Roach, who was a senior during the casting call, says she didn’t expect to get the part, so she didn’t try out for it during the first couple of rounds of auditions; it was only at the prompting of her theater teacher at Jackson High School that she auditioned. She says she hadn’t really found something she loved to do in high school before she auditioned for the role and had felt discouraged about that; “but then God introduced this to me,” she says, and throughout the course of filming, she says she learned to trust God and God’s purpose for her.

Involved in theater in high school, Roach says film acting came naturally to her, so she didn’t have to do very much to prepare for her role.

“[My character Maisie is] a very quiet and sweet girl and just wanting to help people in whatever way she can, and I really connected with her in that way,” Roach says. “You’ve got to kind of hide it, in a way, and be subtle with your little facial expressions and your body language [when film acting]. For my character, she’s very quiet, and it is kind of a very sad movie at some parts, and just showing that sadness in different ways was a little difficult, but it was fun to test it out.”

The crew, too, was comprised of local people, led by director of photography Adam Miller. Shooting 200 scenes in total — five or six per each day of filming — Jones says the cast and crew bonded throughout the year they spent together.

“It was like a little family,” Jones says. “We spent literally a year together, and it was like we’d shoot, and then we’d have these dinners together sitting around a table with each other, and we got really close. There was just … a bond to all of us with our crew, too.”

Before filming, however, the couple raised money for the film and learned how to run a business, including how to do payroll and set up production insurance. Wilson did the production design of the film, scouting and scheduling for 30 locations and finding or creating all of the props to outfit the set, including the farmhouse where they shot scenes of the family at home. The vacant house belongs to Jones’ brother-in-law, so they had access to it for the entire year. Jones made a shot list, so they had direction for how to film while on set.

While filming, Jones enjoyed working with the actors, standing by the camera while Wilson watched the scene on the monitor. Through this way of working, they were each able to notice things the other didn’t see and coach the actors in how to approach a scene. Because they shot the movie out of sequence, Jones had the script in his head and could help the actors get in the right frame of mind for where they were in the timeline of the movie while filming.

They began shooting in June 2022 in Utah and then in July 2022 in Southeast Missouri, wrapping filming at the end of May 2023. They filmed on Fridays, Saturdays and Sundays on many weekends throughout the year. While filming, they say there were many moments where they were provided for by God, including instances with weather, like the day when they needed to get a specific scene filmed on a hill with no shelter around it; on the radar, they saw rain clouds moving towards the area. Before walking to the hill to film, they asked God to help them with the weather. When they got to the hill, one of the crew members showed them the radar: It showed the rain cloud splitting over the area where they were filming and going around their set. Wilson says moments like these affirmed for her God was with them in the creative process.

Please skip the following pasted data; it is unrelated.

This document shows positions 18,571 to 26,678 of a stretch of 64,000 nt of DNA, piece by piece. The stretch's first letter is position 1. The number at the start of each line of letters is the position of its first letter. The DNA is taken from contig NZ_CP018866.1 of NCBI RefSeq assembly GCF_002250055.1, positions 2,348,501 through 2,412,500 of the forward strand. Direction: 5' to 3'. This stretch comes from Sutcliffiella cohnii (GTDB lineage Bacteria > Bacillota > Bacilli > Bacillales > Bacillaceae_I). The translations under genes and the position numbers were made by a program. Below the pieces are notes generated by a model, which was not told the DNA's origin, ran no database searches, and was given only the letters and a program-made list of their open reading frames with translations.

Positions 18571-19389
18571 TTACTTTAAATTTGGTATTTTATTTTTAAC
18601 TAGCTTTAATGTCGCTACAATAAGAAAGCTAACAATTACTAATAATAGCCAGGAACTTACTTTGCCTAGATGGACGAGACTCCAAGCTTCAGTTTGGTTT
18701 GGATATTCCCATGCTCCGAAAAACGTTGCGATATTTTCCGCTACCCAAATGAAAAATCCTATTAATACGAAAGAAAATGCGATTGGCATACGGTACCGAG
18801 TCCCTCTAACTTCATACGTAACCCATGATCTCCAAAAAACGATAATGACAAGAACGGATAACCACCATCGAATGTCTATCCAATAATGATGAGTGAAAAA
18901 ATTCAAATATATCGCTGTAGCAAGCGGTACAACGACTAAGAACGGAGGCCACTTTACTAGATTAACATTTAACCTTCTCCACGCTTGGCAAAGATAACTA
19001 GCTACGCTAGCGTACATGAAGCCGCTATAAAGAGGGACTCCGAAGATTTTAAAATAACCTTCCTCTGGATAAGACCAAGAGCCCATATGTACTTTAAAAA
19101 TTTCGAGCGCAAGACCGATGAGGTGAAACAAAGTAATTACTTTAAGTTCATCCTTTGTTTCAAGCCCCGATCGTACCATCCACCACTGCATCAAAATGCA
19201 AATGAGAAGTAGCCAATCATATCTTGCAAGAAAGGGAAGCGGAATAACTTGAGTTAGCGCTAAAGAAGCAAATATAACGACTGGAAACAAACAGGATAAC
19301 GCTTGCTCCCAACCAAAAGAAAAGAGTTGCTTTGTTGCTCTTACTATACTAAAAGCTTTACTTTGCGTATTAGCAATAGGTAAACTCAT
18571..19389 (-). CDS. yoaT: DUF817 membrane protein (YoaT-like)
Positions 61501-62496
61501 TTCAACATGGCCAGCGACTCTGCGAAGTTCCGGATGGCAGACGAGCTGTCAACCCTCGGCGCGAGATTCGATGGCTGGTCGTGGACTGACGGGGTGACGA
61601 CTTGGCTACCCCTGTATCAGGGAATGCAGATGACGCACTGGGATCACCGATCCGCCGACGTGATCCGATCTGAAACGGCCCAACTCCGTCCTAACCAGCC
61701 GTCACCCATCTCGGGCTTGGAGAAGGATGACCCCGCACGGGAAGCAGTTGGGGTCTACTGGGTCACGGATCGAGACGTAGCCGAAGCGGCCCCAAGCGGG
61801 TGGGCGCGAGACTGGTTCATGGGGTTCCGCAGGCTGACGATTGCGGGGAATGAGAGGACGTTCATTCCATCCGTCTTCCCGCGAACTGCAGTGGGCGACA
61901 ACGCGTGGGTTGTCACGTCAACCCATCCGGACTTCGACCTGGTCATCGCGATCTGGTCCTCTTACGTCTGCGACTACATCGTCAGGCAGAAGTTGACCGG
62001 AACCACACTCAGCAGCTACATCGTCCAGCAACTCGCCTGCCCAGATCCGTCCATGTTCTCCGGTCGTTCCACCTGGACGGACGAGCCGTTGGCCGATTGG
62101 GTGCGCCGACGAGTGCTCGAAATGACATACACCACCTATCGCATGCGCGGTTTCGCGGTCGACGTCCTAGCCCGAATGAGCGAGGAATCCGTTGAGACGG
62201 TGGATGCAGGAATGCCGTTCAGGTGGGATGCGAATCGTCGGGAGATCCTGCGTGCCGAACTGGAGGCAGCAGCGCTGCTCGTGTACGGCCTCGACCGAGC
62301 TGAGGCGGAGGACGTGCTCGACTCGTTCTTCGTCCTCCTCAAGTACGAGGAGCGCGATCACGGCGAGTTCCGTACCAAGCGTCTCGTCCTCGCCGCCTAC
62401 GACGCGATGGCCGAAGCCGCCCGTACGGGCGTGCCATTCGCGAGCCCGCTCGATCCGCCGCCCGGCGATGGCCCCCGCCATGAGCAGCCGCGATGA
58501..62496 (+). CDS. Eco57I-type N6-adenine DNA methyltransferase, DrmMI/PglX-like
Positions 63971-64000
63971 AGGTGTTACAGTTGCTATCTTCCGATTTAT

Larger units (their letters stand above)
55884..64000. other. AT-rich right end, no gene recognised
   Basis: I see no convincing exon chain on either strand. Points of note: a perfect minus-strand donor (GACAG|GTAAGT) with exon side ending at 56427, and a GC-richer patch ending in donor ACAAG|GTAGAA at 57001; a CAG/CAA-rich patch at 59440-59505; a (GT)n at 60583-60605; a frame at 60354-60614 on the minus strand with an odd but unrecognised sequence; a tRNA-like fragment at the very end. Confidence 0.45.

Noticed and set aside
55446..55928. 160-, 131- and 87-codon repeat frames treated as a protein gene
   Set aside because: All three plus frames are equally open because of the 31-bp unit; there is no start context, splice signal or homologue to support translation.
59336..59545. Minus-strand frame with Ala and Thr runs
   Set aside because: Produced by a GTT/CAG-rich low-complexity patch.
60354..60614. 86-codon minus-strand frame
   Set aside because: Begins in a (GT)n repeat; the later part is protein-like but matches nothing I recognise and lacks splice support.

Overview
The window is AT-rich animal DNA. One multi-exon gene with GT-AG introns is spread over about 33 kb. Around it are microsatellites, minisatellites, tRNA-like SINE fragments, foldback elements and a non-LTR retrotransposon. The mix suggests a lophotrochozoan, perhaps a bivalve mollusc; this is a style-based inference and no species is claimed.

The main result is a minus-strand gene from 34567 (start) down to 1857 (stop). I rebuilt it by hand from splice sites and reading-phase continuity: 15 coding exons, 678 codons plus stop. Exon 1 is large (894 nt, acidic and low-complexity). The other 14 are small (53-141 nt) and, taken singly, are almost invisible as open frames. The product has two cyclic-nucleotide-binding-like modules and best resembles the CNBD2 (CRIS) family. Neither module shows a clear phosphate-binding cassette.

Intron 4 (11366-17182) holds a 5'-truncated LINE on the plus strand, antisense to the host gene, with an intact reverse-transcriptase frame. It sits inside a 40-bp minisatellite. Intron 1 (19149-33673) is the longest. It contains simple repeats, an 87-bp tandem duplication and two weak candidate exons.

“I always have to just constantly tell myself: Look back and see how God has worked out things. So obviously, he wants to continue,” Wilson says.

During the weekdays, Wilson worked on editing the footage, “looking for those moments that move you emotionally,” Jones says. Meticulous note-taking is key to the editing process, Wilson says: They marked each shot while filming, and Wilson took detailed notes about which takes were best. Then, she edited the scenes together to produce a rough cut of the movie, watching for continuity in each shot to ensure the actors, props and costumes in the scene were in the same place when the camera angle moved.

The first edit of the movie was approximately two and half hours long, so Wilson and Jones sat down together and cut it down to two hours and four minutes with credits, work they say was difficult, because they had to cut “beautiful” images from the film.

Now, they are working with local sound effects editor Tyler Myers to perfect the sound in the film. Composer Evan Hodges out of Atlanta is creating the soundtrack.

Kappa Studios Inc in Burbank, Calif., which is the post-production house for “The Chosen,” a popular show that depicts stories of Jesus’ life in the Gospels, is currently doing post-production on “Sugarhouse,” working on sound mixing, color grading and visual effects. Wilson and Jones’ goal is to have the movie finished by January 2024, when they will submit it to film festivals to help it gain exposure and garner the interest of distributors who make deals for selling a movie to viewing platforms. Their hope is to do a release of the film in theaters before it goes to streaming platforms. After this movie is released, they hope to continue making films either for hire or by having others invest in their scripts.

With a goal to move audiences, Wilson and Jones say they have been moved as filmmakers and as people throughout the process of making the film, too. They encourage other creatives to be patient and persevere, even though the process of realizing a dream can be discouraging and difficult, especially when it doesn’t happen in the expected timeframe. It’s about letting go of the ego, Jones says.

“It hasn’t been easy keeping the hope up,” Wilson says.

“It’s been very rewarding, though, this process,” Jones says. “Incredibly rewarding.”

“Yeah, it has been,” Wilson agrees. “And we’ve grown.”

See the film

Watch the trailer at, and follow Sugarhouse Movie on Facebook to stay up-to-date with news about “Sugarhouse,” including dates and locations of film screenings.

Want to help?

Kappa Studios Inc., the studio who creates “The Chosen,” a popular show depicting the story of Jesus as told in the Gospels, is doing the post-production work on “Sugarhouse.” Donate to the film’s funding page to be a part of making this happen. As a nonprofit 501(c)3, donations are tax-deductible; donations can be made at